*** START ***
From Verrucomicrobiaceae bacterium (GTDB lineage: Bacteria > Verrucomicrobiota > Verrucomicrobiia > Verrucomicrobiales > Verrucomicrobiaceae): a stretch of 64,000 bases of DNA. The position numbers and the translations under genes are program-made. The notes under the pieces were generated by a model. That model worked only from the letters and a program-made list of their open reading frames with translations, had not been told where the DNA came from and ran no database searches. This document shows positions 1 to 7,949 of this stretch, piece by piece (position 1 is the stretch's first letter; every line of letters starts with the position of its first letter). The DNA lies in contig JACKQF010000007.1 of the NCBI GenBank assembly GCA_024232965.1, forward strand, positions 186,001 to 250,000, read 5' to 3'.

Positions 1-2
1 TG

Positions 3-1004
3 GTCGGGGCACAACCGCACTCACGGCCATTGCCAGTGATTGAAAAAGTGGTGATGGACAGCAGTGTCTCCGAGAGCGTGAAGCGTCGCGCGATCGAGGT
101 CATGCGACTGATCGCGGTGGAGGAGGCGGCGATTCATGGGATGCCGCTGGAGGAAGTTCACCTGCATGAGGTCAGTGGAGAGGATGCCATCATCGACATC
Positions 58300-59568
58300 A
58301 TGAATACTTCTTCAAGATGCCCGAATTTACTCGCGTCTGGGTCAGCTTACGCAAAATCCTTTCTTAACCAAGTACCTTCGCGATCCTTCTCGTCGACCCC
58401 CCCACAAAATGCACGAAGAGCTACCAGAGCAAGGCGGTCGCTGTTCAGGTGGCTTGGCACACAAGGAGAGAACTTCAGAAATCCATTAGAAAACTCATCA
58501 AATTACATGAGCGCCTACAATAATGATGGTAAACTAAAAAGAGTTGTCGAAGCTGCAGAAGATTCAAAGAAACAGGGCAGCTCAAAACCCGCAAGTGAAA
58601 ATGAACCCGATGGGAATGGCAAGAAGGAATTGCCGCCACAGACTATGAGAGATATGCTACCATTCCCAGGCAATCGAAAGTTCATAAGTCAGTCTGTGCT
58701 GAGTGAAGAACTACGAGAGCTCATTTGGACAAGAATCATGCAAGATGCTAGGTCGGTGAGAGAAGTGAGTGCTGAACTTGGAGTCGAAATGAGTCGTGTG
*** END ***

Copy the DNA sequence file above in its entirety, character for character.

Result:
From Verrucomicrobiaceae bacterium (GTDB lineage: Bacteria > Verrucomicrobiota > Verrucomicrobiia > Verrucomicrobiales > Verrucomicrobiaceae): a stretch of 64,000 bases of DNA. The position numbers and the translations under genes are program-made. The notes under the pieces were generated by a model. That model worked only from the letters and a program-made list of their open reading frames with translations, had not been told where the DNA came from and ran no database searches. This document shows positions 1 to 7,949 of this stretch, piece by piece (position 1 is the stretch's first letter; every line of letters starts with the position of its first letter). The DNA lies in contig JACKQF010000007.1 of the NCBI GenBank assembly GCA_024232965.1, forward strand, positions 186,001 to 250,000, read 5' to 3'.

Positions 1-2
1 TG

Positions 3-1004
3 GTCGGGGCACAACCGCACTCACGGCCATTGCCAGTGATTGAAAAAGTGGTGATGGACAGCAGTGTCTCCGAGAGCGTGAAGCGTCGCGCGATCGAGGT
101 CATGCGACTGATCGCGGTGGAGGAGGCGGCGATTCATGGGATGCCGCTGGAGGAAGTTCACCTGCATGAGGTCAGTGGAGAGGATGCCATCATCGACATC
Positions 58300-59568
58300 A
58301 TGAATACTTCTTCAAGATGCCCGAATTTACTCGCGTCTGGGTCAGCTTACGCAAAATCCTTTCTTAACCAAGTACCTTCGCGATCCTTCTCGTCGACCCC
58401 CCCACAAAATGCACGAAGAGCTACCAGAGCAAGGCGGTCGCTGTTCAGGTGGCTTGGCACACAAGGAGAGAACTTCAGAAATCCATTAGAAAACTCATCA
58501 AATTACATGAGCGCCTACAATAATGATGGTAAACTAAAAAGAGTTGTCGAAGCTGCAGAAGATTCAAAGAAACAGGGCAGCTCAAAACCCGCAAGTGAAA
58601 ATGAACCCGATGGGAATGGCAAGAAGGAATTGCCGCCACAGACTATGAGAGATATGCTACCATTCCCAGGCAATCGAAAGTTCATAAGTCAGTCTGTGCT
58701 GAGTGAAGAACTACGAGAGCTCATTTGGACAAGAATCATGCAAGATGCTAGGTCGGTGAGAGAAGTGAGTGCTGAACTTGGAGTCGAAATGAGTCGTGTG